I'm coming to a realization about my mathematics blog. That is that to an extent, it's kind of convenient to not do my big Reading the Comics posts on a Sunday. Just doing the mentions of, oh, here's a comic that said mathematics but doesn't really inspire detailed discussion seems to fit my scheduling better. I should learn from this, but I probably won't.
- Reading the Comics, November 7, 2019: The Casual Mentions Edition
- Reading the Comics, November 9, 2019: Two Pairs Edition
- My 2019 Mathematics A To Z: Unitizing
- Advertising and Linear Regression
- My 2019 Mathematics A To Z: Versine
- Exploiting My A-To-Z Archives: Unit Fractions
- Exploiting My A-To-Z Archives: Vector
- Reading the Comics, November 15, 2019: The Quick Mentions Edition
I'm back on top of the story strips, though. Do you want toknow What's Going On In The Phantom (Weekdays)? Why are art students heading to Wambesiland? August - November 2019 gets its recap here.
So I try to get some pictures of Marvin's Marvellous Mechanical Museum each pinball league night. Here's some from the start of June 2018.
Oh, but. Before we get to Marvin's, though: we did a couple times go to The Grid, a painfully self-aware hipster barcade which got a novel-looking set of pinball games in and has unfortunately allowed them to decay into bare playability. But this is from one day when we did visit and I had a distressingly good game on Millionaire, a late-solid-state game that's got an honestly pretty limited gameplay but some hilarious audio clips. Anyway, with the aid of an outlane gate that was stuck so it always returned a ball from the right outline to the plunger lane (it's supposed to only do that if you've earned it), I got to within a whisker of the maximum score the game can display. It's not quite a pinball kill screen --- you can see, the game will just record a score above ten million as 9,999,999 --- but oh, it was so near.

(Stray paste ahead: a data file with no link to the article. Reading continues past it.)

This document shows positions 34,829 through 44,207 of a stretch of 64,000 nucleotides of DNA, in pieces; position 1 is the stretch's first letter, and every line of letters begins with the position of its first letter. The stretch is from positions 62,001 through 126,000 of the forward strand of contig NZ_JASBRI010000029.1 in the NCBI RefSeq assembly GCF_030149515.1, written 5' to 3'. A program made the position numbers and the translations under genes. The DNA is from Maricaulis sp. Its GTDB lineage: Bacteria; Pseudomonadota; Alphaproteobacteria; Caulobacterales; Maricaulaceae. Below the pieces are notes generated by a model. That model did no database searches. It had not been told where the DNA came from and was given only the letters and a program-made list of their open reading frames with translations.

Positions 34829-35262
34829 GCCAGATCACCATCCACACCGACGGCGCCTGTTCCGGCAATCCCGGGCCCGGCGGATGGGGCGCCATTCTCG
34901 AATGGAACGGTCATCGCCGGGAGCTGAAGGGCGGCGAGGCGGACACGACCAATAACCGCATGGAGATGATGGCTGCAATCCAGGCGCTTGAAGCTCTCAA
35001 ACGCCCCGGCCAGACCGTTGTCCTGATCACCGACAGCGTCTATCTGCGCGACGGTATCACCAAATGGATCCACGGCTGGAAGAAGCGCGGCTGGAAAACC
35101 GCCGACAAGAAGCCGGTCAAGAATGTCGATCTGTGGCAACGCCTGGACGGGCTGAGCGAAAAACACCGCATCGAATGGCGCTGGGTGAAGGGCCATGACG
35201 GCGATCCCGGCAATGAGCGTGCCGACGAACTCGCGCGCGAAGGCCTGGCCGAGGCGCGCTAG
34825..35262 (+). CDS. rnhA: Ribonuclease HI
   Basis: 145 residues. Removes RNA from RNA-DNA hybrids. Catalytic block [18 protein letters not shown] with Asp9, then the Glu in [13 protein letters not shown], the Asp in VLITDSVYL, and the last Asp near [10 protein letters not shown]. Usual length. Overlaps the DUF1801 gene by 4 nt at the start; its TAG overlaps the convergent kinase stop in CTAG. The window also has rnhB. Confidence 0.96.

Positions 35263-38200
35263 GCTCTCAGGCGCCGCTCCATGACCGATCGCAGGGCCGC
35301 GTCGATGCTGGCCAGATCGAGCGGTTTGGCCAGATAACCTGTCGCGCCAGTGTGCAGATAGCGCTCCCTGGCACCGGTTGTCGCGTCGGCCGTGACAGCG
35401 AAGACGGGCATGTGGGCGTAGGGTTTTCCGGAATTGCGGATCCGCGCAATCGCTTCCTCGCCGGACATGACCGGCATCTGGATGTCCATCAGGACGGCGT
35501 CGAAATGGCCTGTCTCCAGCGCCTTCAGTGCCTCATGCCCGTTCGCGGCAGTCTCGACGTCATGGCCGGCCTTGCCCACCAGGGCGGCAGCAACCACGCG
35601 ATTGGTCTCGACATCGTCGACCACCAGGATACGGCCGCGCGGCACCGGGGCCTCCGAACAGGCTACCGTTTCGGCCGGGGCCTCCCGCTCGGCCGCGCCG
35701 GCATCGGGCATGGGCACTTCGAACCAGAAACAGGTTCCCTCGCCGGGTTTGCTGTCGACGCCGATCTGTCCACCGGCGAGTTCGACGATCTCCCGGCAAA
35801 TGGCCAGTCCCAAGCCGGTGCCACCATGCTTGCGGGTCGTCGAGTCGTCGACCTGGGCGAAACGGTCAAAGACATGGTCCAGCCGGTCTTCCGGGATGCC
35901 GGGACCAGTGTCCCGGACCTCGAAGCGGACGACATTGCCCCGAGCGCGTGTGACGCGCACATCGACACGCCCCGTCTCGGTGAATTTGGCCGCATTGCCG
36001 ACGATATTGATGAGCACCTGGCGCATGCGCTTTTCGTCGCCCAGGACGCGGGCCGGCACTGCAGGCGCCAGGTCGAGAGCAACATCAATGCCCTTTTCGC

Now we're at Marvin's. I did my usual test of nerves against the mechanical striking King Cobra, which was having one of those days where it was working just fine. I think it was even spitting out cold water, too, as part of the shock.
The row of pinball machines at Marvin's. The first several tables there are the electromechanical Wizard, the Jersey Jack Wizard of Oz, the Stern Tron and Batman 66 and ... you know, not a single one of those games is still there. I think that's Iron Maiden just past Batman, though, and that's still there? I think? Maybe? (It is not still there.)
Walls at Marvin's, including a miscellaneous bunch of movie posters.
More staring at signs. The neon sign above boasts of being from the Coney Island Sign Co, 1943, which seems like something that needs more explanation.
What could possibly need explanation here: it's just several Olive Oyl figures along with a Garfield who's sitting spread-legged on a giant opened lock.
Can you spot in this picture where the snack counter is?
More wall posters in yet another corner of Marvin's. I don't know whether that's a vintage or a reproduction sign for the Hagenbeck Wallace Trained Animal Circus.
And here, a corner near the women's bathroom. Also the rough vicinity of where our letterbox was first planted.
The Marvin's ticket redemption counter and, to the right, what they say they believe to be P T Barnum's Cardiff Giant.
And another of those penny arcade machines where you squeeze a thing, in this case, the Vibratory Doctor. And if you're not already convinced to give this a try consider the ballyhoo sign under his torso there ...
It's not electric yet it is pleasant? Who isn't in for that?
Trivia: When the lunar module Intrepid separated from Yankee Clipper the spacecraft were about five miles north of the intended ground track. Much of the error was due to poor understanding of lunar mass concentrations and how they perturbed orbits. Source: Where No Man Has Gone Before: A History of NASA's Apollo Lunar Expeditions, William David Compton.
Currently Reading: Miracle Bridge at Mackinac, David B Steinman, John T Nevill.